Business skills include many hard and soft skills like negotiation and problem-solving and technical know-how. An operations manager applies business skills every day to help the company run more efficiently. Delegating tasks, decision-making, and strategic planning are just some of the skills required for this role.

Related: Business Skills (Definition, Examples and Development Tips)

Finance management

Understanding budgeting and profit forecasting is a necessary skill set for an operations manager. You may use these technical skills to oversee projects, implement budgets for departments and find ways to reduce waste and improve efficiency. Mathematics competency, strategic planning and analytical thinking can help you in this career.


Slightly different to leadership skills, as this includes communicating with stakeholders, other managers, vendors and the company directors. As an operations manager, your duties may include liaising with other businesses to create reciprocal professional relationships. Skilled communication is necessary to be able to give and receive information that is easily understood and concise.

Related: Communication Skills: Definitions and Examples

Human resource skills

Operations managers work a lot in human resources. Having the skills required to help staff onboard, train and resolve conflict effectively are essential for your career. Understanding and implementing your company's policy can also be a regular task in the job.

Related: What Is Human Resources? Guide to Roles and Duties

What is the average salary of an operations manager?

An operations manager is a rewarding and advantageous career. The national average salary of an operations manager is $106,008 per year. Your salary as an operations manager depends on your chosen industry and the state you live in. Here's the average salary in different cities:

  • Melbourne, Victoria: $110,011 per year

  • Sydney, New South Wales: $116,173 per year

  • Adelaide, South Australia: $104,381 per year

  • Darwin, Northern Territory: $109,942 per year

  • Hobart, Tasmania: $71,770 per year

  • Perth, Western Australia: $119,402 per year

  • Canberra, Australian Capital Territory: $109,107 per year

  • Brisbane, Queensland: $106,894 per year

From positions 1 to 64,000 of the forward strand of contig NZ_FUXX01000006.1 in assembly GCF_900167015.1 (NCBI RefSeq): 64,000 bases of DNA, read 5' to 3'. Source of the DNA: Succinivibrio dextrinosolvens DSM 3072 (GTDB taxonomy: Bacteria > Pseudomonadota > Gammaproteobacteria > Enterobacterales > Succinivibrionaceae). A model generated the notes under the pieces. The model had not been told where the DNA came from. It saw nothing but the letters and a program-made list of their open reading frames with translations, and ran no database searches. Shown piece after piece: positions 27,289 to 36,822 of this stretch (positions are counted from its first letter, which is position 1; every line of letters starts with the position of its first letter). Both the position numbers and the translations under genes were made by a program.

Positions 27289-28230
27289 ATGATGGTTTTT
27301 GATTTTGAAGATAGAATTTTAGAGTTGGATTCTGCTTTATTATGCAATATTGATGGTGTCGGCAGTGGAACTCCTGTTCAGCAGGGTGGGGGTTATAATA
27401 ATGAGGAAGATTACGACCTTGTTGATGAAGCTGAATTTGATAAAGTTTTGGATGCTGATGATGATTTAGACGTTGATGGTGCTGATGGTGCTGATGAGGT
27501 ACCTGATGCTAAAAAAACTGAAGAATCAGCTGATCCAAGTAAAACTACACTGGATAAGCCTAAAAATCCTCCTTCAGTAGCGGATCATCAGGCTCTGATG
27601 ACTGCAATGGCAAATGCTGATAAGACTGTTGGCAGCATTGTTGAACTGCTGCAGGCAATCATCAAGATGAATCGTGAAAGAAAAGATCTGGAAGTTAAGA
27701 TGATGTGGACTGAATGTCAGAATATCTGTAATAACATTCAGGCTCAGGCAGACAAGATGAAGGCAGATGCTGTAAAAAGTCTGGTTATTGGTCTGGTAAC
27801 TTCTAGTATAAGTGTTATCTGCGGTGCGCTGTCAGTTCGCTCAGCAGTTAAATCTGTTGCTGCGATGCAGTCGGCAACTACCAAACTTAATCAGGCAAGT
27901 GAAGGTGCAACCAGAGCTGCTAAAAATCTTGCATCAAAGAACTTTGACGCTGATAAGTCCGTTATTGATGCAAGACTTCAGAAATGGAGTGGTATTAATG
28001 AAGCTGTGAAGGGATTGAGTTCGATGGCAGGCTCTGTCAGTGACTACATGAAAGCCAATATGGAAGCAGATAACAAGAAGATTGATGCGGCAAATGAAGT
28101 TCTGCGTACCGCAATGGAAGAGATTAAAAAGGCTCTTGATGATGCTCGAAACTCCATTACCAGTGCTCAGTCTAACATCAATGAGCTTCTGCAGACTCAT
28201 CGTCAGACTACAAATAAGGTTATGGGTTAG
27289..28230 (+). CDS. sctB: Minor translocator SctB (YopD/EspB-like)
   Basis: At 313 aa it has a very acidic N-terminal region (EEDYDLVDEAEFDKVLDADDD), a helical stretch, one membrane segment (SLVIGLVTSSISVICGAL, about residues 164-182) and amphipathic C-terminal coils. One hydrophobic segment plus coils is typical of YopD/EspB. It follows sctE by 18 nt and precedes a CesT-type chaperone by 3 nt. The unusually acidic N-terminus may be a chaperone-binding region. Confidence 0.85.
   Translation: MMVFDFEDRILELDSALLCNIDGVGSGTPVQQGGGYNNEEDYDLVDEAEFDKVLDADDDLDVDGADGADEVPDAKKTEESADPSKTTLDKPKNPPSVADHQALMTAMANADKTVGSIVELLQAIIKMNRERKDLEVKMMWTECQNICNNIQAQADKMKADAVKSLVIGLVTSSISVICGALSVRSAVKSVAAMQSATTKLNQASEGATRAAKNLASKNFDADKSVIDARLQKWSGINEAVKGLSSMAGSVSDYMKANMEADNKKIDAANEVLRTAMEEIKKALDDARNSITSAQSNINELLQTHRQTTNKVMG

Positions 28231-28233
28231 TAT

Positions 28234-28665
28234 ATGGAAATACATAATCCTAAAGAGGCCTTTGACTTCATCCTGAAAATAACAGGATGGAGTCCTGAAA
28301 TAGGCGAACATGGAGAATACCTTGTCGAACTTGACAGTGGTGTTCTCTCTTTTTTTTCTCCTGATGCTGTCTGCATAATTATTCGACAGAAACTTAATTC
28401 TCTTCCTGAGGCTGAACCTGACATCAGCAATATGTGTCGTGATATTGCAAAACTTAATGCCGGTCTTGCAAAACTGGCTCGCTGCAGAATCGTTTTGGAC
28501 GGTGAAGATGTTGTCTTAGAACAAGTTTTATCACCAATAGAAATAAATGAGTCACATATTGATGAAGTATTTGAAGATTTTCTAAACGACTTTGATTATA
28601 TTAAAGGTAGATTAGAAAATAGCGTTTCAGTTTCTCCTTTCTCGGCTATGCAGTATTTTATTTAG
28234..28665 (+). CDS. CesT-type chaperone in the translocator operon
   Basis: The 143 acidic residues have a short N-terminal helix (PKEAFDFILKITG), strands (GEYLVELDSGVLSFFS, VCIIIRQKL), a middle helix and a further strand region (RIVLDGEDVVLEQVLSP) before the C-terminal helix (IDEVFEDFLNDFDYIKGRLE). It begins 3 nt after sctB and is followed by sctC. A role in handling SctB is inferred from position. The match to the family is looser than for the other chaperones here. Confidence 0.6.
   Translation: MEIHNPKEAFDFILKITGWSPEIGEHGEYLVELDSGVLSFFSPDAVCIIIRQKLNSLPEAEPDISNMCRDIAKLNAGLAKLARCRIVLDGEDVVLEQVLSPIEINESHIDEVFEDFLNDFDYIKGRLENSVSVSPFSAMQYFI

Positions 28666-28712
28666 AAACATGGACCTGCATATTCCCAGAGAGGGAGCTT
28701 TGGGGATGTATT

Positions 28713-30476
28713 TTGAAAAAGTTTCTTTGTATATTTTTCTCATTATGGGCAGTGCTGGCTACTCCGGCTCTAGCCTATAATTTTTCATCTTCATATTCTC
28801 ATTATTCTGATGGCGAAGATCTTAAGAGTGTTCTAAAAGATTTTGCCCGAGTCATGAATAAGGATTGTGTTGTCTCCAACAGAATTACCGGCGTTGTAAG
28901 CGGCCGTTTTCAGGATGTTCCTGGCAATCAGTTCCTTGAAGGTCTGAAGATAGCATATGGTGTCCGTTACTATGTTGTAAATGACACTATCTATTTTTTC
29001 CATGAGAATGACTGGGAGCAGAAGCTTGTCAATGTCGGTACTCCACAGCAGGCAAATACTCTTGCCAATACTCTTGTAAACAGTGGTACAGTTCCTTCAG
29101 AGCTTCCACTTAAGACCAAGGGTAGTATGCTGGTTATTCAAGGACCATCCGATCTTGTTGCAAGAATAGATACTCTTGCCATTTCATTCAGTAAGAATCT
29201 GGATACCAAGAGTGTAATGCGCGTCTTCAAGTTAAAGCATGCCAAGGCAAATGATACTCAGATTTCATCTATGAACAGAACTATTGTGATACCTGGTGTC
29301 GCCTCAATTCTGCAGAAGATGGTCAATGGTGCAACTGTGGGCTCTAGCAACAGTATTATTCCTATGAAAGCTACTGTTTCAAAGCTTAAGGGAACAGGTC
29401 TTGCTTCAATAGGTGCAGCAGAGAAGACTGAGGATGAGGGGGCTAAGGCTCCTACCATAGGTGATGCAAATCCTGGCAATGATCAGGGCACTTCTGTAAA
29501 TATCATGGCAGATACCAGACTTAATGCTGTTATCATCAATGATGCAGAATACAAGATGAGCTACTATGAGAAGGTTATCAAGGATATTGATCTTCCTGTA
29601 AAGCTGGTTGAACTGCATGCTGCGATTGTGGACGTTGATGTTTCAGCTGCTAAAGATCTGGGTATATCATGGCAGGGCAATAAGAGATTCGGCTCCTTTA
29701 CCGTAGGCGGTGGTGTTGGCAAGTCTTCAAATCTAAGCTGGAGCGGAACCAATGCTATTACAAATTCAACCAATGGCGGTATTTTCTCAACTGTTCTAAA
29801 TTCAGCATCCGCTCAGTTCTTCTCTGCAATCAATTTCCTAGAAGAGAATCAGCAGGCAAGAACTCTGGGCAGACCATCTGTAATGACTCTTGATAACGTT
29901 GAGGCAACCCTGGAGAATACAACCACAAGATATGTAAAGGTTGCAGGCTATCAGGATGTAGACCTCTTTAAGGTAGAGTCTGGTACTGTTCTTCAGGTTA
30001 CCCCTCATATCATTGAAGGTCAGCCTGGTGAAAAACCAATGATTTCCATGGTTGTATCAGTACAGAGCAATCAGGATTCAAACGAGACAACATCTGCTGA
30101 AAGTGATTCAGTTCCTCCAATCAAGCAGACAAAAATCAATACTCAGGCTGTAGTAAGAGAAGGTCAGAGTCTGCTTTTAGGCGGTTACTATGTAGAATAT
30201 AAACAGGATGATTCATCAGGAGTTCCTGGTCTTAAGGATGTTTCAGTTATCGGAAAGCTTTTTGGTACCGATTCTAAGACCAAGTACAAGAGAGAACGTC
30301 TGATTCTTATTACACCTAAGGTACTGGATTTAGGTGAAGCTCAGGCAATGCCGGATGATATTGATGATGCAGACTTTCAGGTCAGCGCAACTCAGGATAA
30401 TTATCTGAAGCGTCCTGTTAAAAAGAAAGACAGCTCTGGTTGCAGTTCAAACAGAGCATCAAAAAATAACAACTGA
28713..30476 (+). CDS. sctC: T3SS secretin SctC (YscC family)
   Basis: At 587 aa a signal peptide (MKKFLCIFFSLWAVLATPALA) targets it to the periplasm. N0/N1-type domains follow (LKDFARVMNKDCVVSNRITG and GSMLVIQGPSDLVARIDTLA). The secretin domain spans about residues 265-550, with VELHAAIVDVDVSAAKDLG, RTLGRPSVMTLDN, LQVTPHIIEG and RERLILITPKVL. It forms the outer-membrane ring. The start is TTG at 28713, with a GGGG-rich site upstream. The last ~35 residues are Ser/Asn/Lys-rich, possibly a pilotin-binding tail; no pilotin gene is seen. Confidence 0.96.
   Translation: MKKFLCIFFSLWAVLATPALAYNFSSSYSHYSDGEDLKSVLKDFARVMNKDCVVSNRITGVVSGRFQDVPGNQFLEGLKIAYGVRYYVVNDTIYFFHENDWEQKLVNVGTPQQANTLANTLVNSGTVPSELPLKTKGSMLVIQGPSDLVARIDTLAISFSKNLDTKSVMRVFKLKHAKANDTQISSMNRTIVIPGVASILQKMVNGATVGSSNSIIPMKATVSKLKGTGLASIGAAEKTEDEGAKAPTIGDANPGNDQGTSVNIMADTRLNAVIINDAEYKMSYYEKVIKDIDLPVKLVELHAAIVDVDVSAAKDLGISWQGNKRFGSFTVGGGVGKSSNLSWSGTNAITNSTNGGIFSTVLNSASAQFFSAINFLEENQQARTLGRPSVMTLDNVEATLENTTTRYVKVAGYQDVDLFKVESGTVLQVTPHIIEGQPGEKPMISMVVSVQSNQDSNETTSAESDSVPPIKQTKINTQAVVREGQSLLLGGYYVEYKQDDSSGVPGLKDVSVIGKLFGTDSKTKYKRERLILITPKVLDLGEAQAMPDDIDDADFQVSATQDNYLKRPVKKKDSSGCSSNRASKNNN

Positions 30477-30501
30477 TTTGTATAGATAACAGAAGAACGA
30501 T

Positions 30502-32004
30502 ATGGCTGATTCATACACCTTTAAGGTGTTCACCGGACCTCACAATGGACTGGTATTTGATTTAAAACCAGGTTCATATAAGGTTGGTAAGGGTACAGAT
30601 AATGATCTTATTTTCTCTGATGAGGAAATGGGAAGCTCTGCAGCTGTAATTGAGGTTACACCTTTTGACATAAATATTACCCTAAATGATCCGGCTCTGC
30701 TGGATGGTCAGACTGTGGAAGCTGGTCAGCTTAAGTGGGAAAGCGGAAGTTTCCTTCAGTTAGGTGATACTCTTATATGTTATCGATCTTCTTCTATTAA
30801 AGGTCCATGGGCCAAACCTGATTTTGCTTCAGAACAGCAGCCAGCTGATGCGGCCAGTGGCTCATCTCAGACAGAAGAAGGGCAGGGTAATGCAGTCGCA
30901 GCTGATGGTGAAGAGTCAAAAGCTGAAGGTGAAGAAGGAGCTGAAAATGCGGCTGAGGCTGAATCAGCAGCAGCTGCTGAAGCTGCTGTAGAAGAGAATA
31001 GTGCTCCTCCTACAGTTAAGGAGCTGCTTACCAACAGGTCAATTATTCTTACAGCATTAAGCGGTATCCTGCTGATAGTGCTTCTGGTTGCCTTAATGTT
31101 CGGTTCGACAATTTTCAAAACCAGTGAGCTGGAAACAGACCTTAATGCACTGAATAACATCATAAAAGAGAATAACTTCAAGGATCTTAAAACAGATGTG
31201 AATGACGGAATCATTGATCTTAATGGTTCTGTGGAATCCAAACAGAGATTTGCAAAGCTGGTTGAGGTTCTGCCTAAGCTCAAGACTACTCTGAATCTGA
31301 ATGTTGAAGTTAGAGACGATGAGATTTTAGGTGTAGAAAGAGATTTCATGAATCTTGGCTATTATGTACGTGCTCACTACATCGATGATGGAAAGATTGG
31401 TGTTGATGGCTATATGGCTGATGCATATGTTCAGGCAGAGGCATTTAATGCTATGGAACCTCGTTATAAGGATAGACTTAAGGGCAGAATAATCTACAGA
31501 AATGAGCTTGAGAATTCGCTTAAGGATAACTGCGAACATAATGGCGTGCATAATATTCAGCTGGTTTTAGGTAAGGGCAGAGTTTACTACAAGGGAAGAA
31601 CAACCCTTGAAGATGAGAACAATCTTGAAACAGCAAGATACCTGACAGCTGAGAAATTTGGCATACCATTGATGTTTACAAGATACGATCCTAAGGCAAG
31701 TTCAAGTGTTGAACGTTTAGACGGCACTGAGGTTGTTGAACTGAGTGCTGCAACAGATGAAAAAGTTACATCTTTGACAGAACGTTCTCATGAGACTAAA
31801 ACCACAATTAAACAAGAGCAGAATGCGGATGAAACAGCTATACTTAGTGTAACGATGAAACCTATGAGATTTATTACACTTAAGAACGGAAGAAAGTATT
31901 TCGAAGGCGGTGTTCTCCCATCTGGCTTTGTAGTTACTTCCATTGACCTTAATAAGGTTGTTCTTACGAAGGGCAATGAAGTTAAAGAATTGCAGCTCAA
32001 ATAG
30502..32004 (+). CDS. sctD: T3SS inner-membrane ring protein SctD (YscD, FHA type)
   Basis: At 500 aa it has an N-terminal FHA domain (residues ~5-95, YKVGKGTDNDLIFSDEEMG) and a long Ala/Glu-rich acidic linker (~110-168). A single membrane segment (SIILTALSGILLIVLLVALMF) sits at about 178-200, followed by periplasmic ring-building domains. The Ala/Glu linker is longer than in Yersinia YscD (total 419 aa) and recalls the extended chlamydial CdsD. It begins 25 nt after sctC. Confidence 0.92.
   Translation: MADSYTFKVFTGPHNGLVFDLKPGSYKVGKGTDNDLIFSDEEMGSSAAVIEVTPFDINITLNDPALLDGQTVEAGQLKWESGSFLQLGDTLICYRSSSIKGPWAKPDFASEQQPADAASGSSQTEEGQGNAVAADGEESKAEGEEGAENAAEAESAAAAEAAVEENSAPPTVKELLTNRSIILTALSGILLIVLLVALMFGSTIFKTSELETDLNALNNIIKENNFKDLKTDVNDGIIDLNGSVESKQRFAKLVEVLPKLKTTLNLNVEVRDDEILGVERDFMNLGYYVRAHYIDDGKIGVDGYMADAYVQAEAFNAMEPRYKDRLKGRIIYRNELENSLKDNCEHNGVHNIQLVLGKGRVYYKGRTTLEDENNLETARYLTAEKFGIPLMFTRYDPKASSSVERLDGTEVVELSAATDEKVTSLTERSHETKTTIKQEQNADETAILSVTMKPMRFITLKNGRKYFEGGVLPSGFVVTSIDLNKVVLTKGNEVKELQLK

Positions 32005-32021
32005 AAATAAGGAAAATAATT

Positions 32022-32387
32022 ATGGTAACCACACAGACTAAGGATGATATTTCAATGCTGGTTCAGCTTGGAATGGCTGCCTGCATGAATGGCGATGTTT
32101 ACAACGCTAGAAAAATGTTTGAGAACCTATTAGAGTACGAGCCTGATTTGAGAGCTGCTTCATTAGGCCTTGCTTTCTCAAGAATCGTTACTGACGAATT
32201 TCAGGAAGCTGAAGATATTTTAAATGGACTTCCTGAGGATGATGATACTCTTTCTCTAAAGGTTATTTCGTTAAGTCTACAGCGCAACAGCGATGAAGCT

What is the work environment for an operations manager?

Operations managers work across various industries, so the environment differs depending on the workplace itself. Most operations managers work regular business hours at full-time capacity, with late nights and the occasional weekend needed during busy periods. This career often offers variety in day-to-day tasks.

What are similar jobs to an operations manager?

As you wear so many hats as an operation manager, you can learn the skills to match a number of different jobs. Some of these include:

1. Project manager

National average salary: $121,645 per year

Primary duties: Project managers are in charge of all aspects of a project including planning, finances, execution, project team and project closure. They need business, communication, leadership and problem-solving skills. Project managers carry a lot of responsibility in their roles. Their scope of work differs by industry and project type.

2. Program analyst

National average salary: $106,769 per year

Primary duties: Program analysts optimise their company's computer systems to work at maximum efficiency. Alternate titles for this job can be research analyst or program evaluator. They require analytical thinking skills and are goal orientated. A program analyst could work for a healthcare, government or business company.

3. Consultant

National average salary: $78,598 per year

Primary duties: Consultants take on short or long-term projects at companies that need help addressing issues. They liaise with staff and management to collect data, analyse the situation, and suggest solutions. They may use interpersonal and communication skills daily in this role. A consultant can work for a company or as a sole trader.

4. Financial manager

National average salary: $119,031 per year

Primary duties: Financial managers oversee the finances of their company. They develop strategies for their workplace's financial goals. They also run regular reports, approve budgeting, and analyse the company's economic well-being. Financial managers can work across different industries.

What is the next step after becoming an operations manager?

An operations manager is an executive-level role. They're leaders of a small team, but they also report to people above them. After working as an operations manager, you can further your career by applying for more senior positions.

Here are some senior-level roles that may be an option:

  • director of business operations

  • strategic planning manager

  • vice president of operations

  • chief operating officer (COO)

Salary figures reflect data listed on Indeed Salaries at time of writing. Salaries may vary depending on the hiring organisation and a candidate's experience, academic background and location.